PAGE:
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The Basics of an Employee Stock Ownership Plan

    
Author: Jim Carr
Published On: Dec 1, 2021 12:00:00 PM

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The very technical definition of an Employee Stock Ownership Plan (ESOP) is that it is an employee benefit plan that gives workers ownership interest in the company; this interest takes the form of shares of stock. 

ESOPs give the sponsoring company—the selling shareholder—and participants various tax benefits, making them qualified plans. Employers often use ESOPs as a corporate-finance strategy to align the interests of their employees with those of their shareholders.

It gives employees ownership in the company. They can own stock in their company. It encourages employees to do what’s best for shareholders since the employees themselves own stock.

It sounds benevolent to sell to your employees. However, it also gives the owner a tax benefit. Even though it’s technically your employees taking ownership of the company, you don’t need buy-in or approval from anyone to form an ESOP. You want to inform your company what’s going on but If you want to turn your company into an ESOP you can do it and it’s done. 

Jeff’s role in creating an ESOP at Crafts

Nobody in an ESOP ever buys stock—it’s always given or “earned.” You essentially borrow $5 million and amortize it over 25 years (like a mortgage) and distribute it each year. In essence, the owner has rights to the $5 million. They become subordinate to the bank and eventually get the $5 million. The bank may lend them $1 million and the sellers hold $4 million in notes and get interest (to make it attractive to the sellers). The bank gets the money first if the business goes belly up. 

The first thing you do is choose what percentage of the business you want to sell to your employees. If you want to sell 80%, you can retain 20%. The 80% is fully leveraged. But someone has to finance the employee’s buying of that 80%.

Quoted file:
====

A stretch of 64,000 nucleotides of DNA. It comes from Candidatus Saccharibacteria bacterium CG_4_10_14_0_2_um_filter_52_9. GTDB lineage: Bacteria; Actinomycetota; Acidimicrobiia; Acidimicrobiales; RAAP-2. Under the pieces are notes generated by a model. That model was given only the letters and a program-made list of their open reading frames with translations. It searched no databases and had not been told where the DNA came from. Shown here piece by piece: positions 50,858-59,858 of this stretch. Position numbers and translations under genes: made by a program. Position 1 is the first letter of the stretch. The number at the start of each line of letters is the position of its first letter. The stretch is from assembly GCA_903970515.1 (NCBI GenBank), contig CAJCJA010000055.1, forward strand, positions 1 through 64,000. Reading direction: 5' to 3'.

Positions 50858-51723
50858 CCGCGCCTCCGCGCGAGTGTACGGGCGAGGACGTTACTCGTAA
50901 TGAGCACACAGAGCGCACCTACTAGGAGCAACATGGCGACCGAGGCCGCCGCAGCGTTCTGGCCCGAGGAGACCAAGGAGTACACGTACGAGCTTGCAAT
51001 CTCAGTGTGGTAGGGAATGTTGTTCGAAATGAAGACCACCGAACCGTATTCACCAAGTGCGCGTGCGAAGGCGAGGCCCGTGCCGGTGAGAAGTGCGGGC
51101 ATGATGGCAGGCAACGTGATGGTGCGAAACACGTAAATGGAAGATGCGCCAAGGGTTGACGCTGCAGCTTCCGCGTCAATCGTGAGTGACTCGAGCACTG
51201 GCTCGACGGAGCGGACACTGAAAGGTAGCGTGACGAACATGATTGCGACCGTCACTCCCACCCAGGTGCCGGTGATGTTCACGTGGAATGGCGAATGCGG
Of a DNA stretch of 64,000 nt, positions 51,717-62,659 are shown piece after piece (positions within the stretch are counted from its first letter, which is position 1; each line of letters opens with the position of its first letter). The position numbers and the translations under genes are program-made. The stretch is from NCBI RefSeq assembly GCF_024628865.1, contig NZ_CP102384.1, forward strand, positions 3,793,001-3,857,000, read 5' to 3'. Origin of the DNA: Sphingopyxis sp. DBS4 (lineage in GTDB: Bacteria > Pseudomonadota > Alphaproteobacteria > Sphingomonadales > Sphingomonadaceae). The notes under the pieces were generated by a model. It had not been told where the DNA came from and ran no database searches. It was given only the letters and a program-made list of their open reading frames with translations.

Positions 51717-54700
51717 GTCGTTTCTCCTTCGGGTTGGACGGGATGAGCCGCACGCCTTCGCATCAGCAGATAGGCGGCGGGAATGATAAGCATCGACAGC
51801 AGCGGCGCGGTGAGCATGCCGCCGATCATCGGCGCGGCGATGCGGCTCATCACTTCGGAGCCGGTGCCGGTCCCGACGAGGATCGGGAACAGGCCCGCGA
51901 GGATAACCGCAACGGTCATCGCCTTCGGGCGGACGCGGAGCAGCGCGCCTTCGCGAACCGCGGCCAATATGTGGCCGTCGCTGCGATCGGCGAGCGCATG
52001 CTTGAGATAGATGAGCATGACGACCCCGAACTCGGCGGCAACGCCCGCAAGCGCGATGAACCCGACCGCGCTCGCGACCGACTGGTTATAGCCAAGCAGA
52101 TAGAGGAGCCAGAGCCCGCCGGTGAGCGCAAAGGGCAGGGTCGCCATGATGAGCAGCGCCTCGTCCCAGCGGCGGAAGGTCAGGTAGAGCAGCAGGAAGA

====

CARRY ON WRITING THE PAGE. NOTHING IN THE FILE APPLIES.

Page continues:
Jeff came into Crafts knowing that he would be establishing an ESOP. How did the team take it? The pitch to the employees was “This is what we’re doing” and establishing how it would be good for them. They can decide whether or not to stay or leave. Most are intrigued and want to earn a piece of the company with no invested capital. 

An added benefit of an ESOP is that the team holds each other accountable when they’re invested in the company. It’s also a great strategy to attract talent to your company.

How shares are split among the company

It’s been 8 years since Jeff joined the Crafts. Every year each team member is awarded shares of the company that is commensurate with their income. So if someone makes twice as much, they earn twice as much. That is how it is commonly structured. So let’s say you earned 10 shares the first year and each one was worth $100. The next year you might have 200 shares and each share is worth $2,000. But just like running a public company, there is always the chance that share values can depreciate. 

Pensions, profit-sharing, and ESOPs

Carr Machine & Tool has a profit-sharing and pension plan with annual statements showing appreciation. It rarely moves backward unless the market takes a dive. How does that differ from an ESOP? Profit-sharing is a one-and-done bonus. Employees aren’t invested and often leave after they earn their bonus. 

But an ESOP keeps your employees invested and thinking about the next year and next decade. The minute you start doing that, things change. The success has to do with the leadership and whether or not the people are aligned with the culture. At the end of the day, the success of the ESOP depends on how leadership communicates its value to the company.

Who should consider an ESOP? What kind of return does an ESOP get? Listen to this episode of Making Chips for an in-depth look at ESOPs and how one could impact your business.

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